In June 2020, when a pregnant elephant ate a pineapple containing firecrackers and died, the Supreme Court intervened to stop the practice of scaring wild elephants with firecrackers.
Image: ShutterstockNaturalist Jeswin Kingsly’s intimate connection with wild elephants, everyday visitors to his home in the small town of Mettupalayam, motivated him to highlight the fear-inducing effect of noise from firecrackers on his wild neighbours. Kingsly’s internationally acclaimed documentary film Kaliru demonstrates how noise is used to create threat and fear in animals and to drive them away from fields and cities.
“Sometimes, people would join just to watch the fun. Some came especially to witness the terrified elephants’ distress and fear,” Kingsley told me.
In ancient China in 200 AD, loud noise from an exploding bamboo stalk was used to scare away evil spirits and enemies. “The classic I Ching, or Book of Changes, explains how the cracks and pops succeeded in scaring off the Shan Shan, 10-foot-tall mountain men,” according to Scientific American
“Later, the Chinese spiced things up by adding gunpowder to the stalks.”
Noise as an expression of power has been well understood for millennia. Even motorcycles and cars with an extra loud roar are seen as a symbol of power and masculinity. Genevan philosopher Quentin Arnoux explains that [man-made] sound has imposed itself as a way of asserting its power over nature and on other humans
However, even while it demonstrates power, noise pollution causes serious harm to humans and animals alike. Though many people understand how noise hurts them and their pets, the effect of noise on wild animals is less well understood.
“Chronic and frequent noise interferes with animals’ abilities to detect important sounds, whereas intermittent and unpredictable noise is often perceived as a threat,” says a paper entitled ‘A framework for understanding noise impacts on wildlife: An urgent conservation priority
’ by Clinton D Francis and Jesse R Barber in 2013.
In March 2022, UNEP executive director Inger Andersen in an opinion piece titled ‘The world’s cities must take on the cacophony
of noise’ said, “Noise pollution is also a threat to animals
, altering communications and the behaviour of various species, including birds
, and frogs
In June 2020, when a pregnant elephant ate a pineapple containing firecrackers and died, the Supreme Court intervened to stop the practice of scaring wild elephants with firecrackers. However, not just flagship species like elephants are affected by noise. Even the heartbeat of caterpillars speeds up when exposed to loud noise. Noise adversely affects species across amphibians, arthropods, birds, fish, mammals, molluscs, and reptiles, according to a study published by the Queen’s University Belfast titled ‘Biology Letters
’ in 2019 which analysed noise exposure of over one hundred species.
The coronavirus lockdown offered a rare opportunity to study changes in birdsong in urban environments which are usually noisy and to compare with the unexpected quiet of the anthropause. An increase in bird sightings was reported in several parts of the world, including in the timing and frequency of calls.
Bluebirds have fewer chicks when they are in a noisy environment. Robins change communication patterns and sing at night in places that are noisy in the daytime.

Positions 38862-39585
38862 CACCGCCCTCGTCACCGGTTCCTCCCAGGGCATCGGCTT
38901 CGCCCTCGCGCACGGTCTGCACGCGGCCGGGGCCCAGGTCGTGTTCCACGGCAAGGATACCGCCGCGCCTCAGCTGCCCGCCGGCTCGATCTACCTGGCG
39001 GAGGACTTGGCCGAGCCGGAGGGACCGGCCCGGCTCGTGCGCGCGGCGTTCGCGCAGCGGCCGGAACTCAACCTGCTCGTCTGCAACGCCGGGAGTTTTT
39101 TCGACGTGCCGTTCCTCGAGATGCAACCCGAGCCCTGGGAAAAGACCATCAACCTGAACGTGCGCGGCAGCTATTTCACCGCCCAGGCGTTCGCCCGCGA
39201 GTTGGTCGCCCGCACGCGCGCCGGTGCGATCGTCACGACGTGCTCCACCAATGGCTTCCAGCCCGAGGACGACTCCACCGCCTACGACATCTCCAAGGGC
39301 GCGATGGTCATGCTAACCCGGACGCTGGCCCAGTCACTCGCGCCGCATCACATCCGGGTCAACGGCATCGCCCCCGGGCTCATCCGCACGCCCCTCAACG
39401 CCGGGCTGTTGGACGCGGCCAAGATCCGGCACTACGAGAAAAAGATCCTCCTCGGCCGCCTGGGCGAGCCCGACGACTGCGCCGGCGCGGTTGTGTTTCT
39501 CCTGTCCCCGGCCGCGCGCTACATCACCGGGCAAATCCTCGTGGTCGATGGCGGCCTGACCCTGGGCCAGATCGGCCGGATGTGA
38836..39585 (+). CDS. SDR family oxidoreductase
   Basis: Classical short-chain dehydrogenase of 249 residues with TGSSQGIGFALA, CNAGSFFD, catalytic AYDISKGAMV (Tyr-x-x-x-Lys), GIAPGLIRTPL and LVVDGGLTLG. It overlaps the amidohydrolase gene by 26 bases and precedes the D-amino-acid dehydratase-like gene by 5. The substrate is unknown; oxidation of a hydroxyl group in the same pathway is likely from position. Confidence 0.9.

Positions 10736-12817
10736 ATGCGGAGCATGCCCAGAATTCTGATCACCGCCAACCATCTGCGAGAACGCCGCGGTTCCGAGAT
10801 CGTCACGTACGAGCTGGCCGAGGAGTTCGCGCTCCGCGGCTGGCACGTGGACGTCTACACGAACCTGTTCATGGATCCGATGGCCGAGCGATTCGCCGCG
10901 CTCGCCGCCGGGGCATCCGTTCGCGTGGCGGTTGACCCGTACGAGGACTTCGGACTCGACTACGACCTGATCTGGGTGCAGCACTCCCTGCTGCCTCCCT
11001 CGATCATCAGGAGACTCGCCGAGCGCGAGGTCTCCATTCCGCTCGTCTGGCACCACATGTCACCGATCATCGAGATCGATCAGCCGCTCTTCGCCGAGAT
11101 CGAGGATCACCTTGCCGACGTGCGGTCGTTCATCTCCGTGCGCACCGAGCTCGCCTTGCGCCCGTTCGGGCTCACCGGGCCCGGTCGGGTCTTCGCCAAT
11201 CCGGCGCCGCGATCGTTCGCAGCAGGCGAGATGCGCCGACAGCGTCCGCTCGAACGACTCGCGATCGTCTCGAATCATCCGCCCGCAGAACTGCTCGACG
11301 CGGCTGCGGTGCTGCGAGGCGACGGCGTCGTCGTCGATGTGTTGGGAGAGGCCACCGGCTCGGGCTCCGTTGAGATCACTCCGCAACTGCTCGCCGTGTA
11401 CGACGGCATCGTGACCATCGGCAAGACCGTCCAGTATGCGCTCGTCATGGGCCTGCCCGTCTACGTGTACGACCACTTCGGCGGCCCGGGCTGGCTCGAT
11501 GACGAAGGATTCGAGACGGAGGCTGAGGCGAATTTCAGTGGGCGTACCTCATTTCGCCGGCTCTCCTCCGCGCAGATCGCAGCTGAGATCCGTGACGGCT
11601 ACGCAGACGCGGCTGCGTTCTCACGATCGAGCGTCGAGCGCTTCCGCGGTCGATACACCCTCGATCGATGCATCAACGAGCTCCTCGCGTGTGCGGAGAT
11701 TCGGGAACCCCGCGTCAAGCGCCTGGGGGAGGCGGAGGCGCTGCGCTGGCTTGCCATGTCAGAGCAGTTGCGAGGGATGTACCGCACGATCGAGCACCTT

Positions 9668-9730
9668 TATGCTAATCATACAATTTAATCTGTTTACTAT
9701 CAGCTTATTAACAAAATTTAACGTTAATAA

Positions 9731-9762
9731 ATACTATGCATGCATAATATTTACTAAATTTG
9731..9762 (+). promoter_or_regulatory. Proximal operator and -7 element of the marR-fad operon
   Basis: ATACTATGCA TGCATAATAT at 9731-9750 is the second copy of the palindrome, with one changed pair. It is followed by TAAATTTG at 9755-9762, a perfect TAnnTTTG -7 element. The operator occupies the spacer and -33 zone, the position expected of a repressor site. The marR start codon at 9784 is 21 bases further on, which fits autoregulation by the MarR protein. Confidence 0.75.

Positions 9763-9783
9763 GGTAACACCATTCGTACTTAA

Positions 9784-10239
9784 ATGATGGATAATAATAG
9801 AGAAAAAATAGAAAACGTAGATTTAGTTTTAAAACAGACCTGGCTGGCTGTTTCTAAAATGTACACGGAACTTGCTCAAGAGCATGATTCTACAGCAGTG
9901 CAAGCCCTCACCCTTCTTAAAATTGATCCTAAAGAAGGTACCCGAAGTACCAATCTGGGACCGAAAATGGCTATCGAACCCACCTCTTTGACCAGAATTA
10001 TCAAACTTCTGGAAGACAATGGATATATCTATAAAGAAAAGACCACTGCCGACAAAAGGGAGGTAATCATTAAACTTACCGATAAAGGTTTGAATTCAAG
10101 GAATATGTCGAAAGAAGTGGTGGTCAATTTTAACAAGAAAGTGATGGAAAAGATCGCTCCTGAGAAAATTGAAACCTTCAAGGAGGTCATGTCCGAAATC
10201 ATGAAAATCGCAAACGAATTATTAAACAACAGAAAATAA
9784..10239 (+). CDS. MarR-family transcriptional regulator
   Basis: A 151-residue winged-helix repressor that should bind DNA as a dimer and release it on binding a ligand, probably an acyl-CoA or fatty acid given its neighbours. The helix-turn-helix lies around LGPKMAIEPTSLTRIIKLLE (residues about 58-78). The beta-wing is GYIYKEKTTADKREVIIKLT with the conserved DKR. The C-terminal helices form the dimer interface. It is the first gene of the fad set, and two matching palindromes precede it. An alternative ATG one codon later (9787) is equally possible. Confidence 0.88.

Ecologist Pooja Choksi is carrying out her doctoral research on bird acoustics in Madhya Pradesh. Along with conservationist Purva Variyar, Pooja is also conducting a bioacoustics study in Mumbai to gauge the impact of manmade noise on vocal behaviours in bird populations. Choksi and Variyar told me, “Studies have found that populations of different birds in specific areas have resorted to adjusting their song timings in tune with anthropogenic noise patterns in order to avoid their acoustic signals from getting masked.”
Dolphins and whales communicate through a series of sounds in their own highly sophisticated language of clicks and whistles.
Bird migration depends on a series of complicated signals which are disrupted by noise. Their mating signals, which are often auditory, are impacted by noise. Not only birds, intelligent terrestrial and marine mammals like bats, dolphins, porpoises, dugongs and whales are similarly impacted.
Bats are an intelligent species of terrestrial mammals which use sonar ‘sounds’ indistinguishable to human ears to communicate and navigate the world around them. They are severely impacted by noise from traffic
. A 2020 study in the UK published in ScienceDirect found that “Both bat activity and feeding behaviour are negatively affected by traffic noise playback”.
Sound travels five times faster underwater than it does in the air. In the deep sea where light does not penetrate, sound is essential to species who live there, giving rise to the emerging field of fish acoustics to study unknown life in the darkness of the deep sea
. Studies show that different types of fish make different sounds specific to activities such as mating and spawning.
The Indian Noise Pollution Rules have been interpreted by courts as important to protect people’s constitutional right to life. In 2013, India recognised dolphins and whales as non-human persons after scientific studies proved them to be an intelligent and self-aware species which deserve the same rights and liberties as human beings.
Like humans, dolphins and whales form communities. They communicate through a series of sounds in their own highly sophisticated language of clicks and whistles. Dolphins’ speech supports their navigation, mating and parenting patterns. Noise from ships and other human activities interferes, disorienting them and making them unable to find a mate. Young ones can be separated from their parents.
In September 2021, a 42-foot blue whale carcass washed up on a beach near Mumbai. In 2016, 50 people worked for eight hours to rescue a 47-foot, 20 tonne blue whale beached near Ratnagiri on the Konkan Coast. The whale was one of the few that survived, since most beached whales do not survive. As activities in the seas increase, non-human people beached on our shores have become an increasingly regular sight.